In contexts of political violence, one of the worst forms of psychological torture is not to know what happened to loved ones. And it gets worse with time. Has that person been taken by the army or an armed group? Have they been assassinated? Will they ever be found alive, or at least their remains, if victim of an extrajudicial killing?
“For the past 18 years, every day that goes by is agony for us,” wrote the families of Serb and Kosovar disappeared people in a joint appeal on June 21. Under pressure from them, a UN roundtable was held in Geneva last Thursday and Friday with all the parties, to try to clarify the fate of 1,658 people who disappeared in Kosovo between 1998 and 2000 in a context of political violence before, during and after the NATO armed intervention. Apart from the suffering of the families, the issue of forced disappearances is undermining regional stability, as stressed by UN High Commissioner for Human Rights Zeid Ra’ad Al Hussein at the start of the roundtable. He stressed the lack of information about the disappeared was feeding the idea of “collective guilt of one community” and hampering a return to peace and reconciliation “for generations”.
One of the main aims of this meeting (editor’s note: the author of this article helped to organize the conference, as a UN consultant) was to try to resolve in the best way possible the classic tension between the need to access information to find the person alive or dead, and the right to justice, to punish human right violations. All too often in practice, the rare witnesses remain silent because they know their lives and those of their families would be threatened by the perpetrators of the crimes if they revealed information. As for the perpetrators, they also keep the information obstinately to themselves, for fear of spending their lives behind bars. How can this obstacle be overcome and information obtained, which is all the more important as a new tribunal, the Specialist Chambers for Kosovo, begins investigating crimes committed between 1998 and 2000, the period of forced disappearances.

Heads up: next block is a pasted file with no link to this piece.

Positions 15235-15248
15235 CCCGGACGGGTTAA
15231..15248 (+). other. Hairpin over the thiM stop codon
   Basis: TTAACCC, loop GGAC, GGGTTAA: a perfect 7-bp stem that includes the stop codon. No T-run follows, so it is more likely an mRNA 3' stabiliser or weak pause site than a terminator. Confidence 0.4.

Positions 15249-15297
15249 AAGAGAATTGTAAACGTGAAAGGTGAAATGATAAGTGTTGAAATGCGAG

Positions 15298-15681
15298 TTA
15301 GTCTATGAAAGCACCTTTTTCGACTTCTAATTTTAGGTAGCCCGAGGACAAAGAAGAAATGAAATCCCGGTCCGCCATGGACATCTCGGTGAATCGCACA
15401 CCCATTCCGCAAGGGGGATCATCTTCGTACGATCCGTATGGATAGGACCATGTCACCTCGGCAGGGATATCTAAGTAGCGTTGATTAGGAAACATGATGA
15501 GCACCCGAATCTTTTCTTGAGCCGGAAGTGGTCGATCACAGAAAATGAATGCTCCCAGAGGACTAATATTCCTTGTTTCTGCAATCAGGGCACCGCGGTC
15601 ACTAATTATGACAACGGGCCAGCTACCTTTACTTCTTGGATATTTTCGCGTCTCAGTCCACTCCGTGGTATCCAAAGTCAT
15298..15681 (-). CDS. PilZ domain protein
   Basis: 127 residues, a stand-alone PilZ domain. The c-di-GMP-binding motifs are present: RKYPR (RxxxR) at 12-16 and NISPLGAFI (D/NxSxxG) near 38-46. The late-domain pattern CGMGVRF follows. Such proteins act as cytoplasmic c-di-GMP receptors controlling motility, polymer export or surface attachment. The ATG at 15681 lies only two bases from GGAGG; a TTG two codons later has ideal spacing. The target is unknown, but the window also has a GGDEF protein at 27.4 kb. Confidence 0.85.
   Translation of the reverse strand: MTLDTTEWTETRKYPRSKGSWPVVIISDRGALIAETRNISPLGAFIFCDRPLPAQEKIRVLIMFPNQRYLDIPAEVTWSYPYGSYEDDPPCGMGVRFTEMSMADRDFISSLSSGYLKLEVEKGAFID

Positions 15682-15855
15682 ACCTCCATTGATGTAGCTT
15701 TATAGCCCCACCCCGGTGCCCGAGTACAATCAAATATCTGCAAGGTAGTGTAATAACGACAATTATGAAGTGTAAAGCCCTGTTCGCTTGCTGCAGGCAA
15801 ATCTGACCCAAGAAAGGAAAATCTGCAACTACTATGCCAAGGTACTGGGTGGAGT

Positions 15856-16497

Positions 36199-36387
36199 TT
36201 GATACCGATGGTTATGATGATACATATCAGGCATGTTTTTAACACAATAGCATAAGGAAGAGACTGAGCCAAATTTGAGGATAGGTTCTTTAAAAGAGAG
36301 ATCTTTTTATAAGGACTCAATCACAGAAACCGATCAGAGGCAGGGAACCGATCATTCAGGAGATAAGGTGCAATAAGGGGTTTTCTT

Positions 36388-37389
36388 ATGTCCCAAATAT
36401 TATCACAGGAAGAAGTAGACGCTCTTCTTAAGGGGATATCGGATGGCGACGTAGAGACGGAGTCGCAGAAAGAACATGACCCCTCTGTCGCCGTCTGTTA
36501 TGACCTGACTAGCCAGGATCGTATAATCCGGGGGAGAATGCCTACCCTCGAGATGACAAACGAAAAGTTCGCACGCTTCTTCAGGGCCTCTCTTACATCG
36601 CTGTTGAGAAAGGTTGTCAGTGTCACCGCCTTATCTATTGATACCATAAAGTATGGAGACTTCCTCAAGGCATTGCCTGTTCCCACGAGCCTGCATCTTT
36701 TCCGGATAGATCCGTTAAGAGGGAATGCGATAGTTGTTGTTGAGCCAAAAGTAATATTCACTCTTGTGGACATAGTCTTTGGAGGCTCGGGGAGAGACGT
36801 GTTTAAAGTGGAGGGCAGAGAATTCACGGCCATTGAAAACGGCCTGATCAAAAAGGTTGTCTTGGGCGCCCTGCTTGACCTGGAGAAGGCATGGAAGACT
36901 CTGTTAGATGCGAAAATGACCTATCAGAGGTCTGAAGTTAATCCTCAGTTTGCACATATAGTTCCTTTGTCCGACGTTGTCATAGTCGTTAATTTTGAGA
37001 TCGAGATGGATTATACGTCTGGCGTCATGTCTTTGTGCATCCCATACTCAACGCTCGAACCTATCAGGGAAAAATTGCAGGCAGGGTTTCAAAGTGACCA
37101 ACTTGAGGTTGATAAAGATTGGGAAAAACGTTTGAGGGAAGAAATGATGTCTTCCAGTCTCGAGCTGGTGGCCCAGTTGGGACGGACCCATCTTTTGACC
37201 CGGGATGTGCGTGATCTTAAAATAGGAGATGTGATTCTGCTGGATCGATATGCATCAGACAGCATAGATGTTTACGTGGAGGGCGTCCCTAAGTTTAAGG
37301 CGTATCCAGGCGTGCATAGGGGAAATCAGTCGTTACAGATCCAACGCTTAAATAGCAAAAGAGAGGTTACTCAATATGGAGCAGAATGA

Reduced sentences for information
In an innovative move, the Geneva meeting proposed a two-pronged approach, both judicial and humanitarian, often seen as conflicting. On the one hand, the judicial path consists of finding “positive synergies” between the various tribunals and the cases of the disappeared. Concretely, the idea is to offer suspected perpetrators reduced sentences or withdrawal of certain charges from the indictment in exchange for information about the location of mass graves. That may also mean guaranteeing protection of the witnesses or, in exceptional cases, giving them a new identity and host country. Let us remember that until recently the mandate of international criminal tribunals like the one for former Yugoslavia was to punish the perpetrators of war crimes but not participate actively in obtaining information about the location of mass graves and returning bodies to their families.
The Geneva roundtable also recommended that this first judicial approach be complemented by a second, purely humanitarian one. The idea is to create a conducive environment where witnesses or perpetrators of crimes can give information voluntarily with full confidentiality, without the risk that information be passed on to a tribunal. The International Committee of the Red Cross (ICRC), which is strong on the principle of confidentiality, is to play a key role in this.
Climate of confidentiality
This two-pronged approach, both judicial and humanitarian, aims to be pragmatic, affirming the right to justice but also providing a non-judicial mechanism to increase the chances of obtaining precious information. The two-pronged approach draws lessons from the experiences of two countries, Argentina and Cyprus.
In Argentina, the mothers and grandmothers of the Plaza de Mayo managed to find information about many of the 30,000 disappeared in that country, conducting a campaign that succeeded in ending the amnesty law that had protected the assassins for 20 years. It was only through the work of the courts that the fate of the disappeared became known, the circumstances of their deaths elucidated and sometimes their bodies found, and that the soldiers responsible for these crimes were identified and punished. In Cyprus, the United Nations, in agreement with both the Greek and Turkish authorities on the divided island, resolutely chose the non- judicial path. The UN set up The Committee on Missing Persons (CMP), offering total confidentiality (and so no prosecutions) to anyone providing information about the mass graves. In theory, there could still be justice – but without the courts getting any information given to the CMP -, but in reality justice has so far remained a dead letter.
This two-pronged approach, both judicial and humanitarian, proposed by the Geneva meeting is a hopeful development. It remains to be seen if it will allow light to finally be shone on the fate of Kosovo’s disappeared 20 years on. It will be watched closely in the rest of the world, where tens of thousands of families live every day with the torture of not knowing what happened to a loved one who was forcibly disappeared.